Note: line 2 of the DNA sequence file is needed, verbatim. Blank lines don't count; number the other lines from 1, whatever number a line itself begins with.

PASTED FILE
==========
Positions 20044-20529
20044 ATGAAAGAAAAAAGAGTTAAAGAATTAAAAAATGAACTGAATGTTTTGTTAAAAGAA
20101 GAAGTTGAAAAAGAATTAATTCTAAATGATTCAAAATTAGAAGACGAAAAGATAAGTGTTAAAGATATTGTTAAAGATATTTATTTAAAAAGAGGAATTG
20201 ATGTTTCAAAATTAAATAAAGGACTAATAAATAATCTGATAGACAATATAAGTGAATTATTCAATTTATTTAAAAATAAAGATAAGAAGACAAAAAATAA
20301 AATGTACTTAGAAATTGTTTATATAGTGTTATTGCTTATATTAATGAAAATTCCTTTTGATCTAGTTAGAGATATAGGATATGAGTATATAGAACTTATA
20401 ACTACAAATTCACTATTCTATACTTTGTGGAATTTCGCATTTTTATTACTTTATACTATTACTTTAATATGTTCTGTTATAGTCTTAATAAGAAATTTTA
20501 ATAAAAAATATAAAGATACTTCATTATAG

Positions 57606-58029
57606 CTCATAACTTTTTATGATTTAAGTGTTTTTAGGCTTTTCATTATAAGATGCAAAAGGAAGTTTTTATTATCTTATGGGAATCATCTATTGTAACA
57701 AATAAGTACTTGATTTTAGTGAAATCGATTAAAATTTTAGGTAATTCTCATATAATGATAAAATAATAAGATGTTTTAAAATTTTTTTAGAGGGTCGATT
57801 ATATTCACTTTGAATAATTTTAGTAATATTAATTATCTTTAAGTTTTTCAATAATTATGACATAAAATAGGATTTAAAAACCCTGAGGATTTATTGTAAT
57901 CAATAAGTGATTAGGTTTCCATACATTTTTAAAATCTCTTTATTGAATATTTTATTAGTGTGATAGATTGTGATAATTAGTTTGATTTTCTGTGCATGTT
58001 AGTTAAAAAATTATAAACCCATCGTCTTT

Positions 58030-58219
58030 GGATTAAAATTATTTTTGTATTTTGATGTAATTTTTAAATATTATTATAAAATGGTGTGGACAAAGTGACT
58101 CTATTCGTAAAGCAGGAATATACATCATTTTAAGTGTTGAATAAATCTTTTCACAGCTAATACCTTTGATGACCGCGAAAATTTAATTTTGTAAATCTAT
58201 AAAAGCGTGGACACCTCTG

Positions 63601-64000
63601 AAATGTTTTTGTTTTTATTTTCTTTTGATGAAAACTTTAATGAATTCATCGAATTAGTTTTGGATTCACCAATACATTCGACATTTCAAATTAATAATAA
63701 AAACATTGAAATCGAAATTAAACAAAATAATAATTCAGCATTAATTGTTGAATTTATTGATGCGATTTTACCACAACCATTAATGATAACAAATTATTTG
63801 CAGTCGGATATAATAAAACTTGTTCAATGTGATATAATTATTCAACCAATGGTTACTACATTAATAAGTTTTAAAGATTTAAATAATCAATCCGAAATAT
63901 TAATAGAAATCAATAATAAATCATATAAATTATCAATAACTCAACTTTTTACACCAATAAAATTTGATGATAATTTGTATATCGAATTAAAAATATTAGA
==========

20044 ATGAAAGAAAAAAGAGTTAAAGAATTAAAAAATGAACTGAATGTTTTGTTAAAAGAA